The plait hair style going from the nape of the neck to the top of the head (the so-called Scheitelzopf Frisur, literally hairstyle with a plaited parting) spread at the time of empresses Furia Sabina Tranquillina and Marcia Otacilia Severa, wives of Gallienus III and Philip the Arab, while the version extended beyond the occiput was particularly popular in the Gallienic age, as attested by the portraits of Cornelia Supera and Cornelia Salonina (Bergman 1977, pp. 182 ff; Buccino 2011, p. 378 ff).

Particular similarities in style and in the treatment of the hairstyle can be found in a portrait from Ephesus in the Izmir Museum (inv. no. 963; Inan, Rosenbaum 1966, pp. 137-138, no. 170), dated 245-250 CE. In the Borghese head we can recognise a private portrait contemporary with the empress Erennia Cupressenia Etruscilla, wife of the emperor Trajan Decius (249-251 CE), as noted by numismatic finds and the plastic portrait in the National Roman Museum (inv. 121016; Millozzi 2015).

Jessica Clementi




Bibliography
  • I. Manilli, Villa Borghese fuori di Porta Pinciana, Roma 1650, p. 6.
  • D. Montelatici, Villa Borghese fuori di Porta Pinciana con l’ornamenti che si osservano nel di lei Palazzo, Roma 1700, p. 8.
  • A. Nibby, Monumenti scelti della Villa Borghese, Roma 1832, p. 136, n. 9
  • Indicazione delle opere antiche di scultura esistenti nel primo piano della Villa Borghese, Roma 1840, p. 25, n. 16.
  • A. Nibby, Roma nell’anno 1838, Roma 1841, p. 925, n. 16.
  • Indicazione delle opere antiche di scultura esistenti nel primo piano della Villa Borghese, Roma 1854 (1873), p. 29, n. 15.
  • A. Venturi, Il Museo e la Galleria Borghese, Roma 1893, p. 48.
  • A. De Rinaldis, La R. Galleria Borghese in Roma, Roma 1935, p. 17.
  • P. Della Pergola, La Galleria Borghese in Roma, Roma 1954, p. 21.
  • R. Calza, Catalogo del Gabinetto fotografico Nazionale, Galleria Borghese, Collezione degli oggetti antichi, Roma 1957, p. 15, n. 156.
  • J. Inan, E. Rosenbaum, Roman and early Byzantine portrait sculpture in Asia Minor, London 1966.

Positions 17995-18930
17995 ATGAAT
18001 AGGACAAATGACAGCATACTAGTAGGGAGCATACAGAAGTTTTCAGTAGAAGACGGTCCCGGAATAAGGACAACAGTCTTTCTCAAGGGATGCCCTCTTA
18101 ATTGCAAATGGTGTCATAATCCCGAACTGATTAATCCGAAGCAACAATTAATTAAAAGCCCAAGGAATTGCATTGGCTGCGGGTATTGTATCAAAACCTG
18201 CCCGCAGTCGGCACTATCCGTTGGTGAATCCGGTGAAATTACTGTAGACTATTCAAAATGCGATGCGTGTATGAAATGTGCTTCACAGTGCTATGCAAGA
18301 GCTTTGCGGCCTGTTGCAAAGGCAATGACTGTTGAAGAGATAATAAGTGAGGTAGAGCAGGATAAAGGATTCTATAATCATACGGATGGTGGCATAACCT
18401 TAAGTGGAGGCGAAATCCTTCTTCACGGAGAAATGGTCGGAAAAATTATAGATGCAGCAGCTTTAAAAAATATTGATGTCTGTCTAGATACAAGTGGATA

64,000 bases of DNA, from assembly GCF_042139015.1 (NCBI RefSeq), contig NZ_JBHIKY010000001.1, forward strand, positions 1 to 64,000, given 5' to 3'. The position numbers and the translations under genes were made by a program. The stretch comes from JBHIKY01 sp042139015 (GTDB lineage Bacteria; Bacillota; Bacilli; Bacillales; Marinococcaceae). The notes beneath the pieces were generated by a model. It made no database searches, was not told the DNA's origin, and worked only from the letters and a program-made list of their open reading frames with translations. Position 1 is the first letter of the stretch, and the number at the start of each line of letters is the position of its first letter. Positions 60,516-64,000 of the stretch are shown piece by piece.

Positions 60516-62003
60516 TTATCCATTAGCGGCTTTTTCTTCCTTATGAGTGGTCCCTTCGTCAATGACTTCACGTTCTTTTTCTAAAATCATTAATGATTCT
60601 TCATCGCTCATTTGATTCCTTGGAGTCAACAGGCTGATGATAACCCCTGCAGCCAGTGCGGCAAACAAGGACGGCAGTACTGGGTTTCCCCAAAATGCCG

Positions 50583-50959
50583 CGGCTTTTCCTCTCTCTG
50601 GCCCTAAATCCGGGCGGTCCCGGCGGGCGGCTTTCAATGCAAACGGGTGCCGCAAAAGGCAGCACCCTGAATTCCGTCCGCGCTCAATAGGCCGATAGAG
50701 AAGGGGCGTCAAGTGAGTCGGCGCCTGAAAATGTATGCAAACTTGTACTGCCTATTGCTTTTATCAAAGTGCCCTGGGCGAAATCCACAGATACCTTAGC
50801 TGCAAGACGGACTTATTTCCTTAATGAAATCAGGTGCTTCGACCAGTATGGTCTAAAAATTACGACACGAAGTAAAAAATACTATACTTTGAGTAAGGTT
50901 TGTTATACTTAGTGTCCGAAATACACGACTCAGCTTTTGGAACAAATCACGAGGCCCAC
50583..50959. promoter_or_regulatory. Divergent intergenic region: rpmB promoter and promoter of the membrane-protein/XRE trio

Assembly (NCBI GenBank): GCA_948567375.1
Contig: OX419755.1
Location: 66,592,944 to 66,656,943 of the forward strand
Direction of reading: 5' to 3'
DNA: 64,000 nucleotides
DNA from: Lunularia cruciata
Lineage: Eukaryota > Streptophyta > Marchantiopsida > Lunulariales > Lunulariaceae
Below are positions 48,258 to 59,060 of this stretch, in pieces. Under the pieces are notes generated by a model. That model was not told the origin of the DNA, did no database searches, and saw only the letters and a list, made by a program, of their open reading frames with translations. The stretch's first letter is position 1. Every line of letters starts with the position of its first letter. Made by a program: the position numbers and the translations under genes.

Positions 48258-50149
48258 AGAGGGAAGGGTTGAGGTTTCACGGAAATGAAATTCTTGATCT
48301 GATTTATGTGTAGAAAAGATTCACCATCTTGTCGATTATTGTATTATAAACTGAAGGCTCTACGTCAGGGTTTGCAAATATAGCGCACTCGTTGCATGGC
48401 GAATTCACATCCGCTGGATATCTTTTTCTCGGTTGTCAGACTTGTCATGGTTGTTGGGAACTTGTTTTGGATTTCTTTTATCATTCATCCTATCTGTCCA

• H. J. Kruse, Römische weibliche Gewandstatuen des zweiten Jahrhunderts n. Chr., Gottinga 1975.
  • M. Bergman, Studien zum römischen Portrats des 3. Jahrhunderts n. Ch., Bonn 1977, p. 93 (ritratto).
  • P. Moreno, Museo e Galleria Borghese, La collezione archeologica, Roma 1980, pp. 20-21.
  • P. Moreno, S. Staccioli, Le collezioni della Galleria Borghese, Milano 1981, p. 102, fig. p. 90.
  • K. Kalveram, Die Antikensammlung des Kardinals Scipione Borghese, Worms am Rhein 1995, p. 250, n. 164.
  • P. Moreno, C. Stefani, Galleria Borghese, Milano 2000, p. 196, n. 18a-b.
  • P. Moreno, A. Viacava, I marmi antichi della Galleria Borghese. La collezione archeologica di Camillo e Francesco Borghese, Roma 2003, pp. 257-258, n. 250.
  • L. Buccino, Morbidi capelli e acconciature sempre diverse. Linee evolutive delle pettinature femminili nei ritratti scultorei dal secondo triumvirato all'età costantiniana, in Ritratti. Le tante facce del potere, a cura di E. La Rocca, C. Parisi Presicce, Catalogo mostra Roma 2011, Roma 2011, pp. 361-383.
  • S. Millozzi, Ritratto di Erennia Etruscilla, in L'età dell'angoscia: da Commodo a Diocleziano, 180-305 d.C., catalogo della mostra (Roma, Musei Capitolini, 28 gennaio-4 ottobre 2015) a cura di E. La Rocca, C. Parisi Presicce con A. Lo Monaco, Roma 2015, p. 362, n. I.50.
  • Schede di catalogo 12/01008548-001008551, P. Moreno 1976; aggiornamento G. Ciccarello 2021.